Interactivity, content, and quality of websites addressing healthy infant behaviours: A systematic assessment

Danielle Jawad, Sarah Taki, Hei-lok Cheng, Li Ming Wen

Background: Since the expeditious rise of search engines, tablets, smart phones, and social networks, Internet usage has become readily accessible. As of 2021, 89% of the Australian population are active internet users (1). Recent evidence reported that during pregnancy, more than 90% of women utilize online sources (2-4). A study conducted in Sweden revealed that 91 % of the women had access to the Internet and majority of pregnant participants had searched the Internet to access information on pregnancy, childbirth, or the expected baby (5). Although internet usage has been widely utilized, there remains an impotence of judging quality, accuracy, and credibility of health-related websites.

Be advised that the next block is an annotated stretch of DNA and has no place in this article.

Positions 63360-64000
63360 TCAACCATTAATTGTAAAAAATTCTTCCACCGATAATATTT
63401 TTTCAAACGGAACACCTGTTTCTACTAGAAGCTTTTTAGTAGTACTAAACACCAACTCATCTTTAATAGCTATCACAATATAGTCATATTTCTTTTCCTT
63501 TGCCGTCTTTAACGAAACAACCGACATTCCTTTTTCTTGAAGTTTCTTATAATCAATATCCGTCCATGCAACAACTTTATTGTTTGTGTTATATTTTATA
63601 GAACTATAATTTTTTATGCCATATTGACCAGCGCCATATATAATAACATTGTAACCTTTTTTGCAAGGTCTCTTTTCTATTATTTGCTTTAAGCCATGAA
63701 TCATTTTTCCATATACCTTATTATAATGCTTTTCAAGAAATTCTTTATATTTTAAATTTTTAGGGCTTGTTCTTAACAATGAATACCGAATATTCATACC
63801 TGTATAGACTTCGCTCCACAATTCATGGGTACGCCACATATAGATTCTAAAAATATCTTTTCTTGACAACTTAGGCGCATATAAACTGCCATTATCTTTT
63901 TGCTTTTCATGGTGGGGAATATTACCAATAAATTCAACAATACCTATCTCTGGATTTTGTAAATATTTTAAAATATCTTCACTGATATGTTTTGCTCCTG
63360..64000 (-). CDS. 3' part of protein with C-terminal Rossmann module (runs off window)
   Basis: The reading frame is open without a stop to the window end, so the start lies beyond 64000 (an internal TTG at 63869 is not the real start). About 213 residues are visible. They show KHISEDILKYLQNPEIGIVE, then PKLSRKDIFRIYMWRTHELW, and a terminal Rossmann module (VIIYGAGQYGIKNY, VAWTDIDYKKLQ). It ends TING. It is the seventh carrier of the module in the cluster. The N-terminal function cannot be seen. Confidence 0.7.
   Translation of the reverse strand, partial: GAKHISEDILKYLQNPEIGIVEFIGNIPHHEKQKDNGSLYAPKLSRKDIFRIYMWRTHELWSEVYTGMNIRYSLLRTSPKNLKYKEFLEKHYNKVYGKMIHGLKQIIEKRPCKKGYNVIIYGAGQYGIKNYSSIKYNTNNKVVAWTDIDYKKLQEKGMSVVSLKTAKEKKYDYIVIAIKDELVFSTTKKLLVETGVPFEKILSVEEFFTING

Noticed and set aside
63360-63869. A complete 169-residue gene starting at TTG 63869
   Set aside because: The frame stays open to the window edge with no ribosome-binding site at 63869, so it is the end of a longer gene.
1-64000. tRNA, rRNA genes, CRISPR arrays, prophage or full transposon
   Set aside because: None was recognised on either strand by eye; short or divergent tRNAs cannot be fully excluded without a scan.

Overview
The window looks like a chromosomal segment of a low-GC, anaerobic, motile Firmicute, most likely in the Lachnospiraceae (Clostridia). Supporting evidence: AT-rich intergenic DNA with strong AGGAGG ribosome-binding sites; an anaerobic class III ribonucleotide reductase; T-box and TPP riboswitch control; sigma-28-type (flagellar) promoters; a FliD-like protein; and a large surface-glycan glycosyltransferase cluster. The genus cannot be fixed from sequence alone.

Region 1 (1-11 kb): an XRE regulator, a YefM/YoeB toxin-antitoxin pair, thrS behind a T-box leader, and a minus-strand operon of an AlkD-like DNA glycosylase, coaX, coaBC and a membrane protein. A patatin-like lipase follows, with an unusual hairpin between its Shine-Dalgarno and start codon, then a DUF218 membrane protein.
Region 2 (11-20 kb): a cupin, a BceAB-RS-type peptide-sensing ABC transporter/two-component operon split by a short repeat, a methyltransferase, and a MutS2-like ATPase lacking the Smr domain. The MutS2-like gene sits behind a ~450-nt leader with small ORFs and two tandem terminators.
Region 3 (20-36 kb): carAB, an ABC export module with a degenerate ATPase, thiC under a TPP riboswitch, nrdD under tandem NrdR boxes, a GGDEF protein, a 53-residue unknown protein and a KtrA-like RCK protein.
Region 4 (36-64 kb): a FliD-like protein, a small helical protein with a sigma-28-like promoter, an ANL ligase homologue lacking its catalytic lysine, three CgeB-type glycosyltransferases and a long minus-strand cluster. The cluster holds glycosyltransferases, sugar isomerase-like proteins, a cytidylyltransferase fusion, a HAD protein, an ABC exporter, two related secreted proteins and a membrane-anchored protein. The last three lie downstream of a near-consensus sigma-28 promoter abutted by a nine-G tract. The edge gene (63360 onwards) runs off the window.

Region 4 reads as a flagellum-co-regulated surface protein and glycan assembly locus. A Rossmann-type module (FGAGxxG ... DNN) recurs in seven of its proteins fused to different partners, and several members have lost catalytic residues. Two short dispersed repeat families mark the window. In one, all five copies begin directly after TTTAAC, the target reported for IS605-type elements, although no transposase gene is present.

Aims: This study aims to systematically assess quality, interactivity, readability, and comprehensibility of information targeting infant feeding, active play, and sleep behaviours on websites. This study will be an update of the 2015 systematic assessment conducted on websites and mobile phone applications in Australia (6).

Methods: Safari Google engine was used to search for the websites. Key words related to infant milk feeding behaviours, solid feeding behaviours, active play, and sleep were used to identify websites targeting infant health behaviours. The websites were assessed for information content based on the Australian Infant Feeding Guidelines and National Physical Activity Recommendations, website quality using the Quality Component Scoring System (QCSS) tool, interactivity, suitability, and readability of information

Results: Results will be available before the event in February.